Blog Archives

Cumulative residual plots seem like they could be useful

August 23, 2017
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Peter Vanney, a statistician at Texas Highway Patrol, writes: I’m wondering if you could comment on CURE (CUmulative REsidual) plots that I’m seeing quite a bit in vehicle crash modeling. Ezra Hauer and Joseph Bamfo champion them as a way to determine model fit for their hierarchical Bayesian generalized linear mixed models. I had not […] The post Cumulative residual plots seem like they could be useful appeared first on…

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Don’t always give ’em what they want: Practicing scientists want certainty, but I don’t want to offer it to them!

August 22, 2017
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Stephen Senn writes: What the practicing scientist wants to know is what is a good test in practice. I agree with Stephen Senn on most things—even where it seems we disagree, I think we agree on the fundamentals—but in this case I think you have to be careful about giving the practicing scientist what he […] The post Don’t always give ’em what they want: Practicing scientists want certainty, but…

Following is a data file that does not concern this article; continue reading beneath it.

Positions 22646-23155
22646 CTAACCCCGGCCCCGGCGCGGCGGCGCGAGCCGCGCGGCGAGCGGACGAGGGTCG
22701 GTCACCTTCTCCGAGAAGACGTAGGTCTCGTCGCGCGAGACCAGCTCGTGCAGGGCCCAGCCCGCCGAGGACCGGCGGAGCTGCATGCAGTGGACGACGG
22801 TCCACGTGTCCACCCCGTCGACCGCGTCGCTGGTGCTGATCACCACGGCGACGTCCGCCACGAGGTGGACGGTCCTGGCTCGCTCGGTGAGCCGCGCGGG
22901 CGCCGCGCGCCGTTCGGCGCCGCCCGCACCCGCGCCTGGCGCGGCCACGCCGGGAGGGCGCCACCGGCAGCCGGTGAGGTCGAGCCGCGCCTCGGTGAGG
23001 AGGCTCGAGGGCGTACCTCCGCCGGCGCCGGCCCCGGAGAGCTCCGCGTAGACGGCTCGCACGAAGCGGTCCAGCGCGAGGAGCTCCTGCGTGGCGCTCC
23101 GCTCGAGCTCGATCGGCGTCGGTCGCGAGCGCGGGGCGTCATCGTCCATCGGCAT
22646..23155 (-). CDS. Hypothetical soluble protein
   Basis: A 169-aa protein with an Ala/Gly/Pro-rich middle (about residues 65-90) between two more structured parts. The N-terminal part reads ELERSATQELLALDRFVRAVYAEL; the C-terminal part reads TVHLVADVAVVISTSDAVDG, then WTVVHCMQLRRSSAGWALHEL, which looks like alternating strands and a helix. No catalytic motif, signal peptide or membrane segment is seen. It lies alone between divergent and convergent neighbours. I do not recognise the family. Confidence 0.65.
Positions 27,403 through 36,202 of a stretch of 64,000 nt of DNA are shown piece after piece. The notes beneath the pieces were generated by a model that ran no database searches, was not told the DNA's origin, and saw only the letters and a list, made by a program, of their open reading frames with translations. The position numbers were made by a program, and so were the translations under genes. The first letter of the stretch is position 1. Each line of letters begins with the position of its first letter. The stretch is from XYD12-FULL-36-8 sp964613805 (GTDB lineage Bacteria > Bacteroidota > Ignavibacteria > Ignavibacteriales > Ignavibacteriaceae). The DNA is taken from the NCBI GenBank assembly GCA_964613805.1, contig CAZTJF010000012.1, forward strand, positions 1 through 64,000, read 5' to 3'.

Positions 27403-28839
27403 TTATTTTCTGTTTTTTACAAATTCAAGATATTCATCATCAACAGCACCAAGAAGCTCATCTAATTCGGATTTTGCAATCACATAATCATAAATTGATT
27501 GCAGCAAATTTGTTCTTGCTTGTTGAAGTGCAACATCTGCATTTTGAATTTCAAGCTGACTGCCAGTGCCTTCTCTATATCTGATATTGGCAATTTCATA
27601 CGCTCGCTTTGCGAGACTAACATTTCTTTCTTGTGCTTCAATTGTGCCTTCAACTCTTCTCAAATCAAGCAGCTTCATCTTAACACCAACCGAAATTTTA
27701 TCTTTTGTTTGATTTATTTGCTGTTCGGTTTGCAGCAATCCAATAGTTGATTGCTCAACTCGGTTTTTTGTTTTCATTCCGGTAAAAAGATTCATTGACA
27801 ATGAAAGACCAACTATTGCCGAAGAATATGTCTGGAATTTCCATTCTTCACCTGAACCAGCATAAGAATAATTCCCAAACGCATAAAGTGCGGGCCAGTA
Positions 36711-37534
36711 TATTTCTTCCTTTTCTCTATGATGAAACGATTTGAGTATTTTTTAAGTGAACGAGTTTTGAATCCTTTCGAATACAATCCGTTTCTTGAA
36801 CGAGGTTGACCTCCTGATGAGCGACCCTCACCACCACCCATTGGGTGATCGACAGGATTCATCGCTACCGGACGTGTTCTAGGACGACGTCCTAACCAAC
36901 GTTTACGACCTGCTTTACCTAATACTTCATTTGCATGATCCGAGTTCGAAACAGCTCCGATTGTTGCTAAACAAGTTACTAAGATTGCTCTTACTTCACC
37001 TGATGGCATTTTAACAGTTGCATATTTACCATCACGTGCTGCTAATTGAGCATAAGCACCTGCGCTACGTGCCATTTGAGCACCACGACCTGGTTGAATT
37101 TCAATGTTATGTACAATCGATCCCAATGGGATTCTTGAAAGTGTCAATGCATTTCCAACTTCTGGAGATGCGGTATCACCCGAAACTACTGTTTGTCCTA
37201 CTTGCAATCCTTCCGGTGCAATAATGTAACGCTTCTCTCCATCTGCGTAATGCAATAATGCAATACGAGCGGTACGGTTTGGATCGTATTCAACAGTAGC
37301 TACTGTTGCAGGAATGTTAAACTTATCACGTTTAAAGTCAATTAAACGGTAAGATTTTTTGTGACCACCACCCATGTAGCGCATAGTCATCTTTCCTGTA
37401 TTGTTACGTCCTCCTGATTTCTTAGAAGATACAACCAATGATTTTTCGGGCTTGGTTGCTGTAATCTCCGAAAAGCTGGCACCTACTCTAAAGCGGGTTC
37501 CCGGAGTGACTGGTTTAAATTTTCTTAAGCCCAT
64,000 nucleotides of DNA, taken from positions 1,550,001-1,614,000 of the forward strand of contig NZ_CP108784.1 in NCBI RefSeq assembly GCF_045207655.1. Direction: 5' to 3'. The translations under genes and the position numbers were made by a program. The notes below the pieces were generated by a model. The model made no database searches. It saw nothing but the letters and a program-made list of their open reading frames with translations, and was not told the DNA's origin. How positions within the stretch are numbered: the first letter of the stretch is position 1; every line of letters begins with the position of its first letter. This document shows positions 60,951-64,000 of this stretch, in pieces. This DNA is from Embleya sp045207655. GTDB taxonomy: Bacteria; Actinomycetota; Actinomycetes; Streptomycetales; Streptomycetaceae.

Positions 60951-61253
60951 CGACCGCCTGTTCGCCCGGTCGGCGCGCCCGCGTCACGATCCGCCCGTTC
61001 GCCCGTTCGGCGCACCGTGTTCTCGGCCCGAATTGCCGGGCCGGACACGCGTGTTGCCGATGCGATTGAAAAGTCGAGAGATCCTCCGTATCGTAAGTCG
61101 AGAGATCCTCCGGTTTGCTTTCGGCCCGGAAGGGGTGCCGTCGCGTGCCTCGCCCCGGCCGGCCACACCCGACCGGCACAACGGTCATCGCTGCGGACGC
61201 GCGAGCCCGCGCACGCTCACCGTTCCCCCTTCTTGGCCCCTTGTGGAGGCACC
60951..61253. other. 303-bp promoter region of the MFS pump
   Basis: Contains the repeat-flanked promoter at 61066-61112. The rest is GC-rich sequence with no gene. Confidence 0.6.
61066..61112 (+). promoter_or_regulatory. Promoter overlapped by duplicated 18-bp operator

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Two papers and one presentation by Ron Kennett related to workflow

August 22, 2017
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Ron Kennett sent along these two papers: Statistics: A Life Cycle View Aspects of statistical consulting not taught by academia Also this presentation. They’re somewhat relevant to our current project on statistical workflow, so I’m posting them here for convenience. P.S. I used to think it was a good idea to teach statistical consulting, and […] The post Two papers and one presentation by Ron Kennett related to workflow appeared…

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He wants some readings on the replication crisis that are accessible to college freshmen in economics

August 21, 2017